Wednesday, October 21, 2020
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We don’t understand our freedoms any more

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I STILL remember the disbelief that my GCSE history classmates and I felt on learning that in Nazi Germany, neighbours would report their neighbours to the Gestapo for anything that was considered inappropriate, and that parents were fearful of criticising the Nazi regime in front of their children lest they were turned in. We couldn’t fathom how people could do that to their fellow citizens, let alone their family members.

However, Britain, the land that stood so bravely for freedom against the Nazis, has quickly discovered that its citizens are not so different from the Germans who lived in the 1930s and 1940s vis-à-vis running to the police. By the end of April, more than 194,000 calls had been made to the police concerning people breaking the lockdown. This has been a growing trend, the Times reporting on Tuesday that the 101 line was still ‘swamped’ with police putting staff on extra shifts to cope.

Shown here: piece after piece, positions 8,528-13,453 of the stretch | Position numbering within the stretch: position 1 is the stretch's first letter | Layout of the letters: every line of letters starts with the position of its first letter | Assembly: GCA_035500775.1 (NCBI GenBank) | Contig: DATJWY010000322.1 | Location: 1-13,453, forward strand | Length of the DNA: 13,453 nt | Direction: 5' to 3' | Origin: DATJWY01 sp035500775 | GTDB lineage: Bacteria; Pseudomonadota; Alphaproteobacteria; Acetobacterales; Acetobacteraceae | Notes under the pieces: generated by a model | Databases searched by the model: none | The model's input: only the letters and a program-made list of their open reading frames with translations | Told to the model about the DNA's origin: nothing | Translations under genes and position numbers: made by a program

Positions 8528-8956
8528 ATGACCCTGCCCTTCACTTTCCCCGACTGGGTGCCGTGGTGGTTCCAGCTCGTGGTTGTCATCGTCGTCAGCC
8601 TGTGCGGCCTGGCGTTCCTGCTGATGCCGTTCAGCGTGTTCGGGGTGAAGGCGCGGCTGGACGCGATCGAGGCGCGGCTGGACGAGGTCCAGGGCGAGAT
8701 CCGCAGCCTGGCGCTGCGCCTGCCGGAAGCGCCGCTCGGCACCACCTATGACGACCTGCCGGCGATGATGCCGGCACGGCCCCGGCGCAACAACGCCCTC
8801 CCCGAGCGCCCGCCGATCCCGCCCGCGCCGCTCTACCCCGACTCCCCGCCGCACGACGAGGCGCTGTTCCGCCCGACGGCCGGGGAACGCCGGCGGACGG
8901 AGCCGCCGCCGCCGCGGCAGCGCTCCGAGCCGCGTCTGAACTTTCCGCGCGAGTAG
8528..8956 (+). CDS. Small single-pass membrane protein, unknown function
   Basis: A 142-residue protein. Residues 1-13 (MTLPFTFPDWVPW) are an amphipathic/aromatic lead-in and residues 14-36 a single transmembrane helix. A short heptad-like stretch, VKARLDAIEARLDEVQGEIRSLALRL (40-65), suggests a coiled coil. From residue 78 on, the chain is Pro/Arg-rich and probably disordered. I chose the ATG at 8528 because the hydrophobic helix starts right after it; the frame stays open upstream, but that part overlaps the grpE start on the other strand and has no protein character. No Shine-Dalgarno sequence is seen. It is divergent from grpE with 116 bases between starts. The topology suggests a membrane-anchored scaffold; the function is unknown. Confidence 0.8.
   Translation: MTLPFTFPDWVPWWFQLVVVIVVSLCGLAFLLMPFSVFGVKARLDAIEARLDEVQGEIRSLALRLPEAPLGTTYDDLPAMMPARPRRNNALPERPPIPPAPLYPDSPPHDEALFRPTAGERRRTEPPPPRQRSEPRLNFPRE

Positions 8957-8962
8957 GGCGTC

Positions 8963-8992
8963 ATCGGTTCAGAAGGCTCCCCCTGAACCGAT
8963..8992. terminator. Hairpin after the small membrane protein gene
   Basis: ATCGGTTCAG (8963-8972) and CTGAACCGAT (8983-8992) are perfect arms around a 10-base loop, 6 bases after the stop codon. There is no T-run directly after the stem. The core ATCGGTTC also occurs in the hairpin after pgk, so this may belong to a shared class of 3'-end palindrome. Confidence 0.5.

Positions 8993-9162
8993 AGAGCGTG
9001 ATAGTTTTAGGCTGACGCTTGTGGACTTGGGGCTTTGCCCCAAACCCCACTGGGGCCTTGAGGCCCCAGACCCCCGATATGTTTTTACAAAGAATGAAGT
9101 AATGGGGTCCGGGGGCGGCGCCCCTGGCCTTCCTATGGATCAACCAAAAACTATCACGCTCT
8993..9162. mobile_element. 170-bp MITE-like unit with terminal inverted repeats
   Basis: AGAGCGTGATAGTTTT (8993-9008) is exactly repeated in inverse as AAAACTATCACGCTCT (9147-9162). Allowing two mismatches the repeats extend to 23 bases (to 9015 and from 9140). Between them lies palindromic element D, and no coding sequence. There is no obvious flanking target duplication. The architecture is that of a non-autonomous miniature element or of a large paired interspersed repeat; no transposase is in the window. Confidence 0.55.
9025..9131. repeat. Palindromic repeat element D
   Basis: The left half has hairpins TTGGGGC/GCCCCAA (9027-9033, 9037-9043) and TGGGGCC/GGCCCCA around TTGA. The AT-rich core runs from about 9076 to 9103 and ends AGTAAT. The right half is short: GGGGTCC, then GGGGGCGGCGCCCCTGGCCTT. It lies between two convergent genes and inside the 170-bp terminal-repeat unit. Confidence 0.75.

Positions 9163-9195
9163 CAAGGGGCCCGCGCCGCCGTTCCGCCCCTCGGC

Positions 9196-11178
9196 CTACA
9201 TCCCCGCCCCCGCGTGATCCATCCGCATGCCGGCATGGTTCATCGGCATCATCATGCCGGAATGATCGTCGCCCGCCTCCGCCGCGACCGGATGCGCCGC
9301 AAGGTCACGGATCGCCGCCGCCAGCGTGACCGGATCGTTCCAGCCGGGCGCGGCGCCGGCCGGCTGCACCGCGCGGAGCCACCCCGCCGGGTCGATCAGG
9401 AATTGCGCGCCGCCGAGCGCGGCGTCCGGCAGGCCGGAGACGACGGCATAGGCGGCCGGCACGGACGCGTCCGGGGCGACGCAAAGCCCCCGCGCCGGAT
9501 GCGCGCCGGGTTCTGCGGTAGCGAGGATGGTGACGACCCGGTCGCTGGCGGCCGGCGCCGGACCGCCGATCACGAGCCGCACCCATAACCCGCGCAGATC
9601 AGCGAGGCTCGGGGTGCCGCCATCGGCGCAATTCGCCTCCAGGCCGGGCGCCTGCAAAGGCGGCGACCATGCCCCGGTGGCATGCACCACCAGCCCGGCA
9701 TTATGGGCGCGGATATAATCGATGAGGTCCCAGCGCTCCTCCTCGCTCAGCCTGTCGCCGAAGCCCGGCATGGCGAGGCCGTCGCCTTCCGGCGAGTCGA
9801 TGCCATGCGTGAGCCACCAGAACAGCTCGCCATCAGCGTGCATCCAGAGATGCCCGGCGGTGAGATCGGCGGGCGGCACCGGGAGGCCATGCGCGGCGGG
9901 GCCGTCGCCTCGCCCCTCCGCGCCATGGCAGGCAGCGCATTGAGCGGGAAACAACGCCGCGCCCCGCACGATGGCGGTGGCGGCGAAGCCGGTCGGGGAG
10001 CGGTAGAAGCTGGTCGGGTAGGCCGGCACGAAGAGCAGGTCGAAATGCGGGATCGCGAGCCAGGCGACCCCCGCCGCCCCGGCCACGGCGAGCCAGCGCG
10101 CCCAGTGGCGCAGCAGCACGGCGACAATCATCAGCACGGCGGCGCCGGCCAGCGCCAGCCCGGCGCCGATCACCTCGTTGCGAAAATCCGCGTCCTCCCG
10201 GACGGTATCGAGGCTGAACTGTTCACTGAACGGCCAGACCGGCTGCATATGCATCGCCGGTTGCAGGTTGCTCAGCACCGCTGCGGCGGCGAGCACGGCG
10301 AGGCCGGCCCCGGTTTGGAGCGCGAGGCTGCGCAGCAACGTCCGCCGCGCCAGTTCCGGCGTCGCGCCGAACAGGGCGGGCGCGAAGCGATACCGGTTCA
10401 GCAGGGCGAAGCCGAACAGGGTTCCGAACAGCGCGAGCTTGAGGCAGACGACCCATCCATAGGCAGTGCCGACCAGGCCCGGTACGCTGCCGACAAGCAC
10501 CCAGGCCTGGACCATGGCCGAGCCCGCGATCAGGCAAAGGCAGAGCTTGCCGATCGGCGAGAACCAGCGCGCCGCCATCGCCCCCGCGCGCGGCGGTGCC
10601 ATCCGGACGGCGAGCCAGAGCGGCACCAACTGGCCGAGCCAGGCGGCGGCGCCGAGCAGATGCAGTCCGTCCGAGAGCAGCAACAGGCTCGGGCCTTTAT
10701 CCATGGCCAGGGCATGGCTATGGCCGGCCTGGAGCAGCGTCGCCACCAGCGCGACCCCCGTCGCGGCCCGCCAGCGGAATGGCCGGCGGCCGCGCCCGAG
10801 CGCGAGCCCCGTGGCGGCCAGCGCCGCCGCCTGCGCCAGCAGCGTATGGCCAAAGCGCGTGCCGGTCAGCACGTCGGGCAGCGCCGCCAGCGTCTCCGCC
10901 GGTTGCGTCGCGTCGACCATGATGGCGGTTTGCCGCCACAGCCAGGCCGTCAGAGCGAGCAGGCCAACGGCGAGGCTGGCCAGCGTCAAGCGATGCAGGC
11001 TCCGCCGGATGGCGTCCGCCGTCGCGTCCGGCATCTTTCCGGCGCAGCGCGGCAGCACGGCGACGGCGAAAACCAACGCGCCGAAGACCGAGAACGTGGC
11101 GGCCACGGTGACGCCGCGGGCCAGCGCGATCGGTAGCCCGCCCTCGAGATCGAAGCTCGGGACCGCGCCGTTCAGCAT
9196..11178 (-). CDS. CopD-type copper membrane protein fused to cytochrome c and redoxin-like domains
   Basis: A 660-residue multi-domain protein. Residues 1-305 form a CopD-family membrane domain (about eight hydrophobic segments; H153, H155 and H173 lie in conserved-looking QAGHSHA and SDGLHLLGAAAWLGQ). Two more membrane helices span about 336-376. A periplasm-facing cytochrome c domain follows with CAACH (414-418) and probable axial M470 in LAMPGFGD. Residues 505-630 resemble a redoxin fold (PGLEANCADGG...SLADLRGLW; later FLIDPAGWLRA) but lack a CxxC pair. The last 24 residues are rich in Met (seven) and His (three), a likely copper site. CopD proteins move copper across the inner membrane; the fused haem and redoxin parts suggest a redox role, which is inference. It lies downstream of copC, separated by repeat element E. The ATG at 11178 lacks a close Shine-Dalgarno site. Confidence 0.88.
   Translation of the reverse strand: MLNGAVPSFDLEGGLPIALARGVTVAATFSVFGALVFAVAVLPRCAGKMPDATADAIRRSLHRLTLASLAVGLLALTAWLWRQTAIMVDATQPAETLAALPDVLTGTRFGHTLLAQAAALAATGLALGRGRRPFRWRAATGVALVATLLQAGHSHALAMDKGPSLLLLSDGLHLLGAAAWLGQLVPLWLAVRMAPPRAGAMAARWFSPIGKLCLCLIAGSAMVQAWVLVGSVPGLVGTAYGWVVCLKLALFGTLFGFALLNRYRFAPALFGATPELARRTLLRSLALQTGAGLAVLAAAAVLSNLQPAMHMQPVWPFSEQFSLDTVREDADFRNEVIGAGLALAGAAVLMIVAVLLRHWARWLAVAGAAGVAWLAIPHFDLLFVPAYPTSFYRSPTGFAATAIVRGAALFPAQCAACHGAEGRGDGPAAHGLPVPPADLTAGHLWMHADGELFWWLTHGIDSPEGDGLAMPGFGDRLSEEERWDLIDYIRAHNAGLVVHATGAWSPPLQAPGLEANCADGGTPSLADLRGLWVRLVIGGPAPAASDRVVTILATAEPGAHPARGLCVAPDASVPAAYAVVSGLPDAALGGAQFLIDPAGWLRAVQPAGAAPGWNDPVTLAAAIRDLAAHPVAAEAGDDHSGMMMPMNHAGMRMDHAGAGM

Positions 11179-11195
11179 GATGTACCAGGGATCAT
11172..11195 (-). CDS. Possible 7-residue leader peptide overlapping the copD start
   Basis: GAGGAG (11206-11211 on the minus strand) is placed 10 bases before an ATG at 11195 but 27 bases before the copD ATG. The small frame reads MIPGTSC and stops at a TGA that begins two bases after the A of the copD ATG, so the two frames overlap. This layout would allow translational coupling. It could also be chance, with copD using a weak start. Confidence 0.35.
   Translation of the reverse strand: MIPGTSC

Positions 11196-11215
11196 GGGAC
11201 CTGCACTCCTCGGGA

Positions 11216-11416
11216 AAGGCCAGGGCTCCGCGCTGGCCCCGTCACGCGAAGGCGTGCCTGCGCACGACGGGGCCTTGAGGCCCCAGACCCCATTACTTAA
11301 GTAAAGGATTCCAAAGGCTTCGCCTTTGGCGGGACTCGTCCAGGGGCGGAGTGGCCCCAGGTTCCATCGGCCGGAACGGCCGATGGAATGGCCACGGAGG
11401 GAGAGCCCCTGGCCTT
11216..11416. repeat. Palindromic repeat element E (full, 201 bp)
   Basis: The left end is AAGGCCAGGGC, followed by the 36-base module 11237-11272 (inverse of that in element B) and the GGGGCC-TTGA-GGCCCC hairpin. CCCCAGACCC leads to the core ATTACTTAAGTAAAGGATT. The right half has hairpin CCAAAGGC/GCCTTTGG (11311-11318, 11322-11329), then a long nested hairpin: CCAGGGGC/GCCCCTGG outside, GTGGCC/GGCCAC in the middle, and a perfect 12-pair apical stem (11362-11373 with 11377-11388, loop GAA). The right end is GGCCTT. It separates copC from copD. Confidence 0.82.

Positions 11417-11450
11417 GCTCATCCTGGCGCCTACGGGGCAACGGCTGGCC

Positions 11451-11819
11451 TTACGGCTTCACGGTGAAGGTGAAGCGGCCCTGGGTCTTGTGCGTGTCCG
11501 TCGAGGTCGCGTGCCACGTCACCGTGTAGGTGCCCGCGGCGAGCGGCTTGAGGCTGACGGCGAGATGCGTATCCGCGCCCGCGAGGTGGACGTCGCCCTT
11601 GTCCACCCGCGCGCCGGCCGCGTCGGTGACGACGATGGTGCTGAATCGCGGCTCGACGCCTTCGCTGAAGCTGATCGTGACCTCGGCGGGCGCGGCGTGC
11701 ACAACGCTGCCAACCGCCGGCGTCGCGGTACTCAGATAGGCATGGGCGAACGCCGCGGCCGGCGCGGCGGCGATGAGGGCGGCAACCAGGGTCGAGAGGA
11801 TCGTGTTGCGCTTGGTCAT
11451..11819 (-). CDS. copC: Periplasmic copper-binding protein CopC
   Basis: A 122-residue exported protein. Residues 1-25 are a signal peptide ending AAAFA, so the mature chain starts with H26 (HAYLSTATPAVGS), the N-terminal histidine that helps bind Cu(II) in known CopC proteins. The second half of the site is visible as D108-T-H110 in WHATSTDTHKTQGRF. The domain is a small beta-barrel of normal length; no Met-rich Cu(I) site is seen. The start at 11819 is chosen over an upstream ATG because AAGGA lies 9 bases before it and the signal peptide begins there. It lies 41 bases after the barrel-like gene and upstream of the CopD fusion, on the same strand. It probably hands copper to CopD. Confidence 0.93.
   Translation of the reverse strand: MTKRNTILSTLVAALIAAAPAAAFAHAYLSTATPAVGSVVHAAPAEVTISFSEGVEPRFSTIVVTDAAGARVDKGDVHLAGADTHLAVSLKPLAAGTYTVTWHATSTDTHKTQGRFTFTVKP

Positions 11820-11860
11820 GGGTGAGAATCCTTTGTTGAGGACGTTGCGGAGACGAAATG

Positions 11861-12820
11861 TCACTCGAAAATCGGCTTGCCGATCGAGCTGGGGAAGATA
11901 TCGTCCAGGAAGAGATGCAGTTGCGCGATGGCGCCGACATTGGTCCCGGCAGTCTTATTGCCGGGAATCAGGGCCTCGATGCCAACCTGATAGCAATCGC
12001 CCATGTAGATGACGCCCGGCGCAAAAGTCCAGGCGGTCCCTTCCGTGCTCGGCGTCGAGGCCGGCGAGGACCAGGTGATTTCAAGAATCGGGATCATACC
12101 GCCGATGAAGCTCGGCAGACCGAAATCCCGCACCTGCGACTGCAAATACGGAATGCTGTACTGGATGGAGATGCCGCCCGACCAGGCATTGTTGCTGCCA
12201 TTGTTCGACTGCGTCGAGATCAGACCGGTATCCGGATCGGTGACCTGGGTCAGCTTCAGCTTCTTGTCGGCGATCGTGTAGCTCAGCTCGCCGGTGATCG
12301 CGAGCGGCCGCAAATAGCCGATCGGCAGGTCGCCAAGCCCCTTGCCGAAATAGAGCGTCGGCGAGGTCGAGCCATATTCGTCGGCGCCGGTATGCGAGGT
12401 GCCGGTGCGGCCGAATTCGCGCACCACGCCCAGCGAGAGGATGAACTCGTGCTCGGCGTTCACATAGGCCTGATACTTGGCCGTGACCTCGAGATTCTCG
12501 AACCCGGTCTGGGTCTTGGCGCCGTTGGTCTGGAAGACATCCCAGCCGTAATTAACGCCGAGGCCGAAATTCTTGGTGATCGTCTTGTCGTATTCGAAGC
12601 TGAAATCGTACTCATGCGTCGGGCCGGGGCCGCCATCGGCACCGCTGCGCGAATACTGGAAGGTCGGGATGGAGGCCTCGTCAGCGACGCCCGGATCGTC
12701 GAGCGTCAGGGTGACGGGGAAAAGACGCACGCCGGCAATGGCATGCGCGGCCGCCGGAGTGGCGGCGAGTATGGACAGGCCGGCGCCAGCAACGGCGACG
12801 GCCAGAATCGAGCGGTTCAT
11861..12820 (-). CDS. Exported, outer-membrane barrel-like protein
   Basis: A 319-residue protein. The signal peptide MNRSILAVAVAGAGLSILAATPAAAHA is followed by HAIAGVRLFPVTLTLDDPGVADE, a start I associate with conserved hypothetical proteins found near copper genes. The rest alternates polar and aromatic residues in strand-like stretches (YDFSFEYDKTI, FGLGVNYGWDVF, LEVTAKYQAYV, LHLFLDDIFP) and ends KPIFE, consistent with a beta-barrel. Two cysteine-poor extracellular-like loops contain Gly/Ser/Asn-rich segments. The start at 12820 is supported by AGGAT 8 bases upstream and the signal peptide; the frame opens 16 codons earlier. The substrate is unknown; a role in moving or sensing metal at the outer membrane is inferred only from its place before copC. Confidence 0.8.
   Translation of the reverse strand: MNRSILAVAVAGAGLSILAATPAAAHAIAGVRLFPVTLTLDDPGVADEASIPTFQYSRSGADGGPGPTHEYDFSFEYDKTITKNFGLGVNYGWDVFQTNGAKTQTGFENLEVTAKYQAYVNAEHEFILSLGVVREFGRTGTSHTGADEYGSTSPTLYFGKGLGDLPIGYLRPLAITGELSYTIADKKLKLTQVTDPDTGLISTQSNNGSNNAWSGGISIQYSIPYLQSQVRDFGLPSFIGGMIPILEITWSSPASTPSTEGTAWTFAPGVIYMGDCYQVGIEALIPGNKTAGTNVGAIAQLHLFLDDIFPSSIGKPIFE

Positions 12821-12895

Yet it seems there has been more obloquy directed towards the snitchers than the rule-breakers. After government minister Kit Malthouse asked the public to report their neighbours, he was criticised more than praised. That is undoubtedly positive.

Outrage was widespread for one reason and it is this: the British, for the most part, are reasonably well-educated on the Nazi era. Most people have to learn about it at school, and it’s usually covered for two years. They can identify some steps that are too far or too reminiscent of the 1930s, such as reporting neighbours, or mass public shaming of those who refuse to comply with the rules of wearing masks or social distancing. This makes it harder to understand the equally widespread acceptance of the erosion of the public’s freedom since March.